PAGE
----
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ICSAN tasks boards on organisational growth

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An effective board evaluation has been described to assist highly successful boards to enhance their performance and improve their organization, as it help boards unlock its full potential as well as provide a yardstick for testing their performance against others, the Institute of Chartered Secretaries and Administrators of Nigeria (ICSAN) has said. 

The body stated that for a board to perform its role effectively, it is imperative that it assesses its performance, the individual directors’ performance and those of the board committees annually.

The past president of ICSAN, Dr Nosike Agokei stated this recently at the 2018 round table on corporate governance organised by the institute. Speaking on the theme, ‘Board evaluation and succession: The antidote to corporate failure’, Agokei posited that board evaluation is an integral part of an organization and serves as tool for corporate governance that will eventually lead the succession planning.

In his welcome address, the institute’s President and Chairman of the Governing Council, Samuel Kolawole who said that this year’s theme was a well-conceived topic in terms of its appropriateness and relevance to the present realities, noted that having evaluation and succession fused into the theme offers the opportunity to critically look into the two vital governance concepts both of which are necessary for navigating the corporate ship of organisations to success and sustainability.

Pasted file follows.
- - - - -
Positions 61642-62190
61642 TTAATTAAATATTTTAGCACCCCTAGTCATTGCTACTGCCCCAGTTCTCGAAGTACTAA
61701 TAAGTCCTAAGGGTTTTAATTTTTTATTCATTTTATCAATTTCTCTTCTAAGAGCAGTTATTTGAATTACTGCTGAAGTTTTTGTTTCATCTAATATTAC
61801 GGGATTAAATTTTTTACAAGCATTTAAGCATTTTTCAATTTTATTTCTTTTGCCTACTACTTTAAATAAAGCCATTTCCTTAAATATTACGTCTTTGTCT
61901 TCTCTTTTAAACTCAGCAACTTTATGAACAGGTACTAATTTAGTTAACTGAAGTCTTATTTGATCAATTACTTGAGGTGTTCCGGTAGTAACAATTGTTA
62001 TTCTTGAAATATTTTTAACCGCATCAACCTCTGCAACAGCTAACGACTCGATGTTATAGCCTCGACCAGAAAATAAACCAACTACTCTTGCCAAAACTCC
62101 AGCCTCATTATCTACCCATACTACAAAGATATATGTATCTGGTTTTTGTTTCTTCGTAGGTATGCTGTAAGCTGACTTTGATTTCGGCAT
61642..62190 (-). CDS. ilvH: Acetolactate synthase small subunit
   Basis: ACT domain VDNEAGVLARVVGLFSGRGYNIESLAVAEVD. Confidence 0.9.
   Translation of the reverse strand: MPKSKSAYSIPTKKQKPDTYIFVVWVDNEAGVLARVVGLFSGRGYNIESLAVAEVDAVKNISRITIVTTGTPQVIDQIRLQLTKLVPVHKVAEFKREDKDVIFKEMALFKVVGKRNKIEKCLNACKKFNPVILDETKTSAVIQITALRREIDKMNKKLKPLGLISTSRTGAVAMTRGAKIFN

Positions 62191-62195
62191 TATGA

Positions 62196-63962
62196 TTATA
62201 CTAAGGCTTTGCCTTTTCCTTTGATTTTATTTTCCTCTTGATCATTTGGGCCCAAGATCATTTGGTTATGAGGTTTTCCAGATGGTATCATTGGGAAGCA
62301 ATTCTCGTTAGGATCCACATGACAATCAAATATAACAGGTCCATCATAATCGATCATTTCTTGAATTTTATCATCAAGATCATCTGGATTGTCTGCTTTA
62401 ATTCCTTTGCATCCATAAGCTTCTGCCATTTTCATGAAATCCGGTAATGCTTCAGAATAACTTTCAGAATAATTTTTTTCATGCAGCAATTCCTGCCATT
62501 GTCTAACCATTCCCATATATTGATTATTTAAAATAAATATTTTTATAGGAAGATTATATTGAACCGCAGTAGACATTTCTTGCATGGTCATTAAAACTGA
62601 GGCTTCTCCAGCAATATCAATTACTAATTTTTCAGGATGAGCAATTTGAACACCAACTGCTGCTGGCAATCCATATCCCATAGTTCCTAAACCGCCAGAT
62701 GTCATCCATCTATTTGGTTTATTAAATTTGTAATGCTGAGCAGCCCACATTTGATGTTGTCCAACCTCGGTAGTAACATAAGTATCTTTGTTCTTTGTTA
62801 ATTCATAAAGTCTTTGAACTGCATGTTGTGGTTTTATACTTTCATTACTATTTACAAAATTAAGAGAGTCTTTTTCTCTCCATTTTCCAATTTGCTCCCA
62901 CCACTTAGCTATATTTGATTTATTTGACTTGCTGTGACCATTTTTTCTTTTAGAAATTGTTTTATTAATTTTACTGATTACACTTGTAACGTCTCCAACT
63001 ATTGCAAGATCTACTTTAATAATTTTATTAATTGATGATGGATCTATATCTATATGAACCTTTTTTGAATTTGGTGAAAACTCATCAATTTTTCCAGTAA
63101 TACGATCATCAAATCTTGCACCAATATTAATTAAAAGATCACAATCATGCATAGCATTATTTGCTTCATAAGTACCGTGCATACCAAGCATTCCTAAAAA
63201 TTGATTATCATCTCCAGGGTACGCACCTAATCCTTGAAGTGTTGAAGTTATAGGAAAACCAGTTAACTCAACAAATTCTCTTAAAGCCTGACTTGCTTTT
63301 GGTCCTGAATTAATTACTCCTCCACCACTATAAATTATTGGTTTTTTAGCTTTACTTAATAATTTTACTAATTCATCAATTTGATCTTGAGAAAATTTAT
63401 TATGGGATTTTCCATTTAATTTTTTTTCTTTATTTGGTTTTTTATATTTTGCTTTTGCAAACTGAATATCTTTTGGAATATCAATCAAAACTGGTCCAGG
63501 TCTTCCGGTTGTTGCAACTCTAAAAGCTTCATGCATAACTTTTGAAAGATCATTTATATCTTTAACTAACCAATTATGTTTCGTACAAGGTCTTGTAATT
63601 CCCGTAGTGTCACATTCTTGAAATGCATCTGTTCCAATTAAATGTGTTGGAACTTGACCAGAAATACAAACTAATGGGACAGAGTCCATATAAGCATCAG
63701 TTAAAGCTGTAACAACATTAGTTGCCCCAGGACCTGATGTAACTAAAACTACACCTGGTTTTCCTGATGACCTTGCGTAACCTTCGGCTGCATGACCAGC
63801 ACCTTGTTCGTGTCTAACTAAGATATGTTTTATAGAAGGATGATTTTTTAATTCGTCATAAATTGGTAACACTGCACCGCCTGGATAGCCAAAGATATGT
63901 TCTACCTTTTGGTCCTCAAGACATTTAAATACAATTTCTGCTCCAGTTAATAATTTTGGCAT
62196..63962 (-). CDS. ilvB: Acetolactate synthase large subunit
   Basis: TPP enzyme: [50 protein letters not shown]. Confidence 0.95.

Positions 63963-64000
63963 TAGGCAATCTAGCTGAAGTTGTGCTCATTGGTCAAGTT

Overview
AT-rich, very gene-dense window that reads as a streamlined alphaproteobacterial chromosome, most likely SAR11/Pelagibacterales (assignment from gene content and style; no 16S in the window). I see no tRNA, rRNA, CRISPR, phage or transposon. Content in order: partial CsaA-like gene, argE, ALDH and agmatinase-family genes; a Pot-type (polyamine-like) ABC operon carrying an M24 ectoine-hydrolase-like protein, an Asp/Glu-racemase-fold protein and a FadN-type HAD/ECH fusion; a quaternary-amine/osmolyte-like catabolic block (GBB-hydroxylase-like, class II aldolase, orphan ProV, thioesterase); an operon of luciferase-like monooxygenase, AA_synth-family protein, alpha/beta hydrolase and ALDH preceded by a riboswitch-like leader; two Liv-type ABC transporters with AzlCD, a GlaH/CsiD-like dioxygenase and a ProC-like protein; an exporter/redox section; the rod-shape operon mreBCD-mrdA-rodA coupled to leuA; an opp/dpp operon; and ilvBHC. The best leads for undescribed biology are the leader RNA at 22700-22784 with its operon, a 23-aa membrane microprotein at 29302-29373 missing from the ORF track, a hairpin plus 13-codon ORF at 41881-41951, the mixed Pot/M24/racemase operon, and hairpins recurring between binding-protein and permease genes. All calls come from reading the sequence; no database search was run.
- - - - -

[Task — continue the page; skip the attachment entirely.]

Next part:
One of the discussants, immediate past company secretary of First Bank Holdings (FBN) Alhaji Tijjani Borodo in his presentation described board evaluation as a process for evaluating a board’s performance against previously set objectives and goals towards enhancing shareholder value.

Borodo, in his presentation shared his over 25 years’ experience as a company secretary in the banking sector from where he retired. For good governance, he said that a succession plan or policy should be put in place.He said to ensure business sustainability, which is hinged on corporate governance, there has to be a conscious effort to make arrangements for situations when key management personnel leave, die or are indisposed and others readily groomed are able to continue the role.

Meanwhile, the chairman of the event, a member of the Board of the UBA Academy, Angela Aneke, said that board succession should not be based on shareholders’ largess but who meets up with requirements of being on the board. She added that it was important to have a diversified board as most boards mostly focus on chief executives succession.

Another lead discussant, new treasurer of the Chartered Institute of Bankers of Nigeria (CIBN), Prof Deji Olarewaju, noted that while serious attention is given to policy for a proper board succession, members above 70 years should not be found on the board, stating at age 70, board members do not have anything to deliver, stating that their brains are already gagged out.


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ICSANNosike Agokei
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